A Little History of the Xerox Star Mouse

The Xerox star mouse top, photo 2001 Joe Mayers
The Xerox Star mouse, photo © 2001 Joe Mayers

The Xerox 8010 Star Mouse 1981 Debut

The dollar bill in Joe Mayers' photo illustrates the Star mouse's small size. You would hold this mouse with your thumb and ring finger, heel of the hand on the desk, while resting the fore and middle fingers on the left and right mouse buttons.

Mouse history owes Joe Mayers, Consulting Engineer of Baton Rouge, Louisiana, our gratitude for offering this specimen to the world. He contributed it from his working computer lab, the MacPhile.

The world first glimpsed the 8010 Star mouse and the first graphical user interface with its desktop metaphor and icons at the National Computer Conference in May 1981. Xerox introduced its Xerox 8010 Information System mini computer, influenced by the Smalltalk language.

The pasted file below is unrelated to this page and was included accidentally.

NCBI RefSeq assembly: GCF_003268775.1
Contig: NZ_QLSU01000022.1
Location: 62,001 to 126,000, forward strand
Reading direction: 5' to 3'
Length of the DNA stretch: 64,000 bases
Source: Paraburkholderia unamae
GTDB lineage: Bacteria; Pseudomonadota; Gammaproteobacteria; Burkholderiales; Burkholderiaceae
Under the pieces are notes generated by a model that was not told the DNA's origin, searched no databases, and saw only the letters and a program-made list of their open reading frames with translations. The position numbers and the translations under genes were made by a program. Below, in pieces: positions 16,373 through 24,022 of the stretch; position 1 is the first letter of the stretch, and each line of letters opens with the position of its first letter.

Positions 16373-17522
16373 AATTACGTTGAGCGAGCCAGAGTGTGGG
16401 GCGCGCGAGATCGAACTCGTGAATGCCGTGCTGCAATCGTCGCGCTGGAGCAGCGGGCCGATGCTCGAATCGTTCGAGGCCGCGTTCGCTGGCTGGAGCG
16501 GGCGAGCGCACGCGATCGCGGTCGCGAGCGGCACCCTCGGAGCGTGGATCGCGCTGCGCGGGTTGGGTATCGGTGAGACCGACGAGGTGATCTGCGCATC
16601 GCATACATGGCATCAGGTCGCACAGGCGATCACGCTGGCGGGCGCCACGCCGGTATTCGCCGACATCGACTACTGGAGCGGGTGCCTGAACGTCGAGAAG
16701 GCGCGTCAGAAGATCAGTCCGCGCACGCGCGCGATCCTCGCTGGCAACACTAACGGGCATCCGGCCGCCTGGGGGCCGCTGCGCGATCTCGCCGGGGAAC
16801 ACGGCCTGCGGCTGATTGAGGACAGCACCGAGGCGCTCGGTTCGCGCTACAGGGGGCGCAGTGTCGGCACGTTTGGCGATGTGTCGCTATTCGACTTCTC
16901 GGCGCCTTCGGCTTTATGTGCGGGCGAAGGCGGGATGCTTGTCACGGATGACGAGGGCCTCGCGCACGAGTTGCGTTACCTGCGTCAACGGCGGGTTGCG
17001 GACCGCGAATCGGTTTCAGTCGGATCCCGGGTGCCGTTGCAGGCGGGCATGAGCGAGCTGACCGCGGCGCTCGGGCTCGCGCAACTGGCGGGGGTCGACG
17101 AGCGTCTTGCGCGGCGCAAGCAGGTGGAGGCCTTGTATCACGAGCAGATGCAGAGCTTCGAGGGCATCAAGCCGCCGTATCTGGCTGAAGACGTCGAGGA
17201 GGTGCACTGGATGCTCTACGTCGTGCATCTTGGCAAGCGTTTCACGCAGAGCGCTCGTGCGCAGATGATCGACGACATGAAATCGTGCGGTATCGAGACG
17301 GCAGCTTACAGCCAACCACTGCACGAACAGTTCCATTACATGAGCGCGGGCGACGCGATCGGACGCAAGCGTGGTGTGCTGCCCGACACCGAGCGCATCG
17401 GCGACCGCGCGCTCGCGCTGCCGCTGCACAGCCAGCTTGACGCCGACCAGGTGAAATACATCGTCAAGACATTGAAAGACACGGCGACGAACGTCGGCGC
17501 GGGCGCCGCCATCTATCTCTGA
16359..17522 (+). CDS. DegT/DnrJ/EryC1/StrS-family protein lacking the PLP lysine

With the Star, Xerox gave birth to the desktop metaphore and the 72 dpi display. The 8010 machine came to be known as the Star internally at PARC. The 8010 was designed to run the Star body of software which was actually developed outside of PARC, at the southern R&D site. The name Star is not even referenced in the 8010's original brochure.
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